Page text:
The Student News Site of Colorado State University

The Rocky Mountain Collegian

The Student News Site of Colorado State University

The Rocky Mountain Collegian

The Student News Site of Colorado State University

The Rocky Mountain Collegian

Print Edition
Letter to the editor submissions
Have a strong opinion about something happening on campus or in Fort Collins? Want to respond to an article written on The Collegian? Write a Letter to the Editor by following the guidelines here.
Follow Us on Twitter
Cutting Edge Online Payment Technologies in 2024
April 16, 2024

Businesses worldwide are quickly embracing advanced payment methods to stay ahead in the tight market competition. These methods not only...

ASCSU Senate challenges stadium re-park program Wednesday night

The re-park program for the on campus stadium was presented for the second time at the Associated Students for Colorado State University senate Wednesday evening.

The presentation was the University’s first roll out of the re-park program. This year’s housing and dining guide, mailed to prospective CSU students, also includes information on the re-park program.


The re-park program is the parking initiative for the on campus stadium. Students living the residents halls will be asked to move their cars to one of three remote lots on game days.

Fred Haberecht, assistant director of facilities management, and Joe Parker, the CSU athletic director, presented the plan to ASCSU.

Members of ASCSU expressed discontent with the re-park plan and the way that it has been presented to students. The question and answer session following Haberecht and Parker’s presentation lasted just under two hours.

Some of the questions from senators included if parking permits would be discounted for students having to move their cars, how much feedback was received from students and if the Around the Horn shuttle bus program will be improved with regard to re-park. Common questions were where the idea of re-park came from and why re-park is beneficial for students.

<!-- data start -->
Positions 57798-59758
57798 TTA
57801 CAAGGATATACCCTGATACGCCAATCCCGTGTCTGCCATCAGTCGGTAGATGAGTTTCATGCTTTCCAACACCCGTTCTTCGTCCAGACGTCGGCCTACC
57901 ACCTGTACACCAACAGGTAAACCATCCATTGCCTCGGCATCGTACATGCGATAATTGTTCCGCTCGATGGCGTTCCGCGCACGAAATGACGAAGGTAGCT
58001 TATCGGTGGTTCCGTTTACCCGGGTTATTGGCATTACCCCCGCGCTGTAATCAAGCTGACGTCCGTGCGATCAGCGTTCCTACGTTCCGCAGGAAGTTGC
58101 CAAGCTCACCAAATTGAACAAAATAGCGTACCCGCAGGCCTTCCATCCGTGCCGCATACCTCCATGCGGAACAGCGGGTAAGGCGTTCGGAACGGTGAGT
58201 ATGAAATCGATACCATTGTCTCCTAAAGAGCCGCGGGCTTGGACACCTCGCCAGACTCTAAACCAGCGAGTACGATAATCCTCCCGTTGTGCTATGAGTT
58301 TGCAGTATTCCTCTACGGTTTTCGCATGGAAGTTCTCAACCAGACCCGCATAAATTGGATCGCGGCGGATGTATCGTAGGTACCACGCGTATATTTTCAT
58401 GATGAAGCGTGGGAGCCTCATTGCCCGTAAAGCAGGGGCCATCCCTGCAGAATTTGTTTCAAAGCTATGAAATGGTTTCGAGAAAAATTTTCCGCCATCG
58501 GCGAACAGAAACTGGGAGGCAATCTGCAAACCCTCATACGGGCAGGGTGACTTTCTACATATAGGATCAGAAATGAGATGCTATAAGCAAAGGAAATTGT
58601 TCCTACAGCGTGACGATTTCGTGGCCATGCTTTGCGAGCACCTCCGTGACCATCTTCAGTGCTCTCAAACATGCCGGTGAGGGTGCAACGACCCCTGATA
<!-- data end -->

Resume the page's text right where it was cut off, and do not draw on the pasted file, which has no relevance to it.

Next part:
Blanche Hughes, VP of student affairs, was in the gallery.

“From the very beginning, we tried to be as inclusive as possible,” Hughes said.

She said the committees collecting feedback about re-park communicated with as many student groups as possible, like ASCSU. Hughes said the goal was to communicate effectively and have students involved in conversation.

Parker explained that premium seating for next season is already on sale, and those purchasing seats are doing so with the expectation that they will be able to park close to the stadium.

Members of the senate asked if Parker could offer an explanation for the re-park program that did not relate to proximity parking for fans.


“I can’t really offer any other argument other than proximity parking,” Parker said.

A resolution, which promotes a New Belgium “Tour de Football,” was presented later during the meeting by ASCSU senator Duane Hansen.

His resolution would promote an alternative transportation event, similar to New Belgium’s Tour de Fat, for the new stadium.

He said his resolution would give students a chance to have their voice heard regarding not only re-park, but the new stadium as a whole. Hansen said he recognizes students are overwhelming unhappy with re-park.

“Athletics (is) basically paving over student voice,” Hansen said.

He said the biggest thing right now is to show that ASCSU is paying attention to its students. Hansen said many students are unaware of re-park and he believes his resolution would help to shed light on the issue.

“It would allow us to take further steps, if we want to, as a body,” Hansen said.

Collegian reporter Rachel Telljohn can be reached at or on Twitter @racheltelljohn.


Leave a Comment
More to Discover

Comments (0)

When commenting on The Collegian’s website, please be respectful of others and their viewpoints. The Collegian reviews all comments and reserves the right to reject comments from the website. Comments including any of the following will not be accepted. 1. No language attacking a protected group, including slurs or other profane language directed at a person’s race, religion, gender, sexual orientation, social class, age, physical or mental disability, ethnicity or nationality. 2. No factually inaccurate information, including misleading statements or incorrect data. 3. No abusive language or harassment of Collegian writers, editors or other commenters. 4. No threatening language that includes but is not limited to language inciting violence against an individual or group of people. 5. No links.
All The Rocky Mountain Collegian Picks Reader Picks Sort: Newest

Your email address will not be published. Required fields are marked *